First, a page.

It’s official now.
The longtime relationship between Fort Wayne and General Electric Co. will come to an end on Jan. 15 when the remaining jobs in the Summit City are shipped off to Mexico.
The announcement came Friday afternoon in a news release from Matt Conkrite, the communications leader of GE’s Power Division in Illinois.
In January, company officials announced the likelihood that the two remaining operations in Fort Wayne – a motor testing lab and the executive center on Coliseum Boulevard – would cease, eliminating the last 88 jobs in a city that once employed more than 10,000 workers on the iconic Broadway campus.
GE, based in Fairfield, Conn., has had a presence in Fort Wayne since it bought the former Jenny Electric Light Co. in 1911.
The decision announced Friday came after a 60-day period of discussions with the International Union of Electrical Workers and the International Association of Machinists and Aerospace Workers, which represent nine workers at the facility.
We’ve already kind of expected the final decision to be what it is, said Brent Eastom, president of the IUE-CWA Local 901.
The union was able to secure retirement packages for those workers, or severance benefits that will allow them to get through the transition pretty much unscathed, Eastom said.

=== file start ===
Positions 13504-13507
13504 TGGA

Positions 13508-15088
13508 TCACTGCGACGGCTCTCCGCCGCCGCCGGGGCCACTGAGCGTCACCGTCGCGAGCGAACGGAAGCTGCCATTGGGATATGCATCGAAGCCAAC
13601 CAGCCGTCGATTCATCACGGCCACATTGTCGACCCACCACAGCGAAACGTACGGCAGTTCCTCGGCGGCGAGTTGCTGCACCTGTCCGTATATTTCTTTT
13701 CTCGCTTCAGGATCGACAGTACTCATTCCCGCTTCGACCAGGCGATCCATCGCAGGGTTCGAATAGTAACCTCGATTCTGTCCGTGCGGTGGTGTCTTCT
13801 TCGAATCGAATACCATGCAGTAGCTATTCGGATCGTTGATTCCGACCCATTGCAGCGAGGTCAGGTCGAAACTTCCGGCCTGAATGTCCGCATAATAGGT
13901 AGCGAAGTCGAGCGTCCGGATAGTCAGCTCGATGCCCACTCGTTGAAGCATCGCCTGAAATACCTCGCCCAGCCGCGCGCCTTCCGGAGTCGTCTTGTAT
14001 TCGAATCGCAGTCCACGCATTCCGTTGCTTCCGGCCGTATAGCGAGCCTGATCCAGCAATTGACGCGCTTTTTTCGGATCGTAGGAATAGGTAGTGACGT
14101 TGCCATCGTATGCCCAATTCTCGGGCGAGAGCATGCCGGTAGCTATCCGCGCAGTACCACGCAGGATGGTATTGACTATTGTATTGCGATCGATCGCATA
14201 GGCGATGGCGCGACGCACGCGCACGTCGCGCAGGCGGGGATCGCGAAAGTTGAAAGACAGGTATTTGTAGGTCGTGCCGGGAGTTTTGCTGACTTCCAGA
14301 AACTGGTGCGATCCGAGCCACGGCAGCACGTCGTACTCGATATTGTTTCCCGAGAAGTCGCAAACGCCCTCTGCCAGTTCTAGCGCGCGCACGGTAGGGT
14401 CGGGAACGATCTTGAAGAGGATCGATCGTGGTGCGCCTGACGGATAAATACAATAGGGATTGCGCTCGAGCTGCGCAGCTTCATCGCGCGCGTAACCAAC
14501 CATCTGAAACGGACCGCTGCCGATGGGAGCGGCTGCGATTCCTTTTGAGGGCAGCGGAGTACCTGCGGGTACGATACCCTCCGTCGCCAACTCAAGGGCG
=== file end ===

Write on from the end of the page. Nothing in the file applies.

Workers who want to continue with GE may apply for preferential placement to other GE facilities before the local operation’s closing, he said.
In Friday’s statement, GE said the union’s proposals fell short of the savings and efficiencies generated by the move.
By consolidating our commercial operations, technologies and lab into our manufacturing base, this action will enable the business to be more cost-competitive and more responsive and proactive with our customers, coordinating better with production schedules, material purchasing, and service support, Conkrite wrote in the release.
Eastom said GE’s decision to close the last of its operations here was not due to the local workers, whom he described as productive and diligent.
It’s a business move, he said. They couldn’t have done anything to save the work, short of asking to be paid $2 an hour.
The work wasn’t going to stay here.
The fate of the 32-acre property, which comprises 13 largely vacant buildings on Broadway, has not been determined.